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What If...We Built Our Systems On The Truth About Children?
Posted 02/02/2017 13:28

Ask any parent, teacher, student, they’ll all confirm one simple truth: all children are different. Despite that simple, undisputed truth we treat children as if they were all the same. That’s our baseline assumption, upon which all subsequent decisions are made and on which all systems are built. We feed children in at one end of the school machine, in tidy same-age blocks, pass them through the same processes at the same pace, test their progress in the same ways, and spit them out at the other end on the same date, prepared for the university machine that will prepare them to spend their lives doing the same job in the same place for the rest of their lives. The fact that this has nothing to do with their own realities never seems to bother us.

Time to change that. Time to reconceptualise schools based on a new baseline assumption, reflecting what we all actually know: every child is different. Every single one of them. What if we acted on what we know, that all children think differently, evolve differently, value different things, have different strengths, different needs?

Try this. Imagine another dimension, in which the adults acted on the understanding that every child is different and created learning systems built on that baseline assumption. What might ‘school’ look like in that dimension? How might it be structured? What would be the roles of the learning stakeholders: the students, the parents, the teachers, the leaders, the governors? Would that separation of roles even exist?

No need to imagine that dimension.A pretty good simulation already exists. Recently the Design Team of the Next Frontier Inclusion had the enormous privilege of accompanying 80 of our members on an intensive 3-day visit to the Reggio Emilia school district in Northern Italy. Together we observed, discussed, listened, learned. Here’s what we heard:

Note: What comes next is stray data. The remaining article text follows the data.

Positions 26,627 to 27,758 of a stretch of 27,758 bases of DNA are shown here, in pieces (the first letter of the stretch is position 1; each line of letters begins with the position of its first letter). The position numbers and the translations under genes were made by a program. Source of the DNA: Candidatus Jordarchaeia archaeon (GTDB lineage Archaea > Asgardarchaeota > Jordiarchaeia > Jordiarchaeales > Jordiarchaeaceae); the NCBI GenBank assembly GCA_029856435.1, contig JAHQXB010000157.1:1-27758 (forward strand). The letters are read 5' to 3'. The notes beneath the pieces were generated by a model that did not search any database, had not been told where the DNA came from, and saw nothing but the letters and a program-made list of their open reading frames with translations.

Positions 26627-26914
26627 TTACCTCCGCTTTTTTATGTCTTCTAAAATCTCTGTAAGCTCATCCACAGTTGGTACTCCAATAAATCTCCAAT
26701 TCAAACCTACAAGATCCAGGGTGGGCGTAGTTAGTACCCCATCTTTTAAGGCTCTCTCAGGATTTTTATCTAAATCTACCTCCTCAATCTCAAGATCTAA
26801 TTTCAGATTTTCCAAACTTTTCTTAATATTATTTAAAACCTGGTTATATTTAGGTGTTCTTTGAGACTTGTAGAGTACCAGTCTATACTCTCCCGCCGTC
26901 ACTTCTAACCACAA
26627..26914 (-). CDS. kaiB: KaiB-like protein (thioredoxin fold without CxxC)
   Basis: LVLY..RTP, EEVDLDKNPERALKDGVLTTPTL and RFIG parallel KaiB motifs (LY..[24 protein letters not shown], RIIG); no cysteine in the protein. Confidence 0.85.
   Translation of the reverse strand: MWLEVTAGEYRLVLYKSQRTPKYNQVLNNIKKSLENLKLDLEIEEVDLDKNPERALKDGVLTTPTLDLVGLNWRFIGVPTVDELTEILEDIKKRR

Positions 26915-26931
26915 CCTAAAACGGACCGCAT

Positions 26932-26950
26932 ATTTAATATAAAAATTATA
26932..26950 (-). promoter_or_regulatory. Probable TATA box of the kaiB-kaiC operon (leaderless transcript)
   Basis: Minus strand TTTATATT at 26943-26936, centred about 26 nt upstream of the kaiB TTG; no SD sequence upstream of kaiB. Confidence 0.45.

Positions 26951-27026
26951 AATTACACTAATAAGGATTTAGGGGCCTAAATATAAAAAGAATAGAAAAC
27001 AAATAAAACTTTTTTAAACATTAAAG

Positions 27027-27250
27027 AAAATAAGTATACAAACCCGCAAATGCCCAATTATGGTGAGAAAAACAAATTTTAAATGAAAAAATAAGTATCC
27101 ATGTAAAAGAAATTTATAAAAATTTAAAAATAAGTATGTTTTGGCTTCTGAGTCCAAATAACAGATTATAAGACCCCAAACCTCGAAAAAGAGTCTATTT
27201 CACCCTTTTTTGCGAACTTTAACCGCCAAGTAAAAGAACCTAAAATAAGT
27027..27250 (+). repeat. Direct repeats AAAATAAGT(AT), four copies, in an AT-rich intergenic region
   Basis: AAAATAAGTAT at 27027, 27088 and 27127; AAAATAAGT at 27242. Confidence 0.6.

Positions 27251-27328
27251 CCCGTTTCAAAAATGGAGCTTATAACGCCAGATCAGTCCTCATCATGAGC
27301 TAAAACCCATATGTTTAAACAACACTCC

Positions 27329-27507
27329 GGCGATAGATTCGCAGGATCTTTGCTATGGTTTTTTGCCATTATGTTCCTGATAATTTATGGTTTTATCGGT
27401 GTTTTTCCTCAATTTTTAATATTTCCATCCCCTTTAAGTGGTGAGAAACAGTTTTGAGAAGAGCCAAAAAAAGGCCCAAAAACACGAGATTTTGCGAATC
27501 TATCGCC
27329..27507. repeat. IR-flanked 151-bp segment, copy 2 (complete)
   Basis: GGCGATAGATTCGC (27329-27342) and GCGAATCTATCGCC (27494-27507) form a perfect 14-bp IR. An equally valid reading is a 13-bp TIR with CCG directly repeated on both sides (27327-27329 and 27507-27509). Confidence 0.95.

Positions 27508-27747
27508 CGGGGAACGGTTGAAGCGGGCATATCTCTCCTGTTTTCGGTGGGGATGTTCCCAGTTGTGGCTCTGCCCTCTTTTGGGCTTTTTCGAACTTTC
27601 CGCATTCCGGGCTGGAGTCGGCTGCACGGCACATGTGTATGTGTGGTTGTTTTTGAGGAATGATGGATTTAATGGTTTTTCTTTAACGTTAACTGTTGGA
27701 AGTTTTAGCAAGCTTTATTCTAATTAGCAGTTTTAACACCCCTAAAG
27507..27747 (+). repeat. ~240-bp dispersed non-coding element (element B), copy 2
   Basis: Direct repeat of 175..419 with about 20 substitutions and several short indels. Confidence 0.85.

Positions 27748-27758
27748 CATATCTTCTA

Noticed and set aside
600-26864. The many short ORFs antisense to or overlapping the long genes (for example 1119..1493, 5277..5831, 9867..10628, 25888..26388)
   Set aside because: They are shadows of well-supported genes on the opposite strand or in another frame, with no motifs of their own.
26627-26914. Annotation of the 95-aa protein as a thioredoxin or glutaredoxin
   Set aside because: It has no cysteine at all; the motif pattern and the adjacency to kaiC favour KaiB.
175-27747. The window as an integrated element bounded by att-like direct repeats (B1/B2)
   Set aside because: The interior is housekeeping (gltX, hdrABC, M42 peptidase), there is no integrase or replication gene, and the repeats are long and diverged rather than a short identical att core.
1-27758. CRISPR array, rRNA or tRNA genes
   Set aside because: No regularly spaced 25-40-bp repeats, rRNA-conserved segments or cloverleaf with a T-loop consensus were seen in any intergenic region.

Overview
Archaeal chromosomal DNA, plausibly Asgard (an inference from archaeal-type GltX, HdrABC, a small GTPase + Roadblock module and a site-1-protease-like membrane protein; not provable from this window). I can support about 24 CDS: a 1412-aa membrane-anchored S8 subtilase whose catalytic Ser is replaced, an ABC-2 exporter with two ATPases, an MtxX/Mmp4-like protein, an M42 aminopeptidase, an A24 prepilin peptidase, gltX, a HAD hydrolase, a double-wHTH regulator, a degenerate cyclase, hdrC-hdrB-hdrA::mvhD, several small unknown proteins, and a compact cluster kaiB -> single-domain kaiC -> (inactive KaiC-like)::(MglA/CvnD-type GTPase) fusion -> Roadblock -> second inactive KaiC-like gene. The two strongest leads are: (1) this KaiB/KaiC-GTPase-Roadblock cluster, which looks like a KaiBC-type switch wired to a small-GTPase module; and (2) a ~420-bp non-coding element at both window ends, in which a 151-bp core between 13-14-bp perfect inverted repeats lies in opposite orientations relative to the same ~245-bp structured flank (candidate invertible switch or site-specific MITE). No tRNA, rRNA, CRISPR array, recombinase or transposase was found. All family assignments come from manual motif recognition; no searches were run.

‘Our fundamental understanding is that every child is different. Every child is a story of possibility. We attend closely to what they are telling us. They give us clues as to their possible futures. We follow the clues they give us. With a story it can always be continued’.

‘When we come together with our parents, every parent is the parent of every child in the group, not just the parent of their own child’.

‘Everyone is part of the learning/teaching team: the students, the teachers, the chefs, the cleaners, the psychologists, the atelieristas (art coaches)’

These are paraphrases, but I hope they do justice to the beauty and simplicity of what we heard. Critically, they also describe what we saw in practice. At Reggio, they live their beliefs. They do so with passion and commitment...and they have earned a global reputation for inspiring learning.

So, it can be done. We can build learning systems based on the truth about children: that they are all different. Isn’t it time we stopped building systems based on a falsehood?

Kevin Bartlett
CGC Design Team/NFI Design Team



 

 

 

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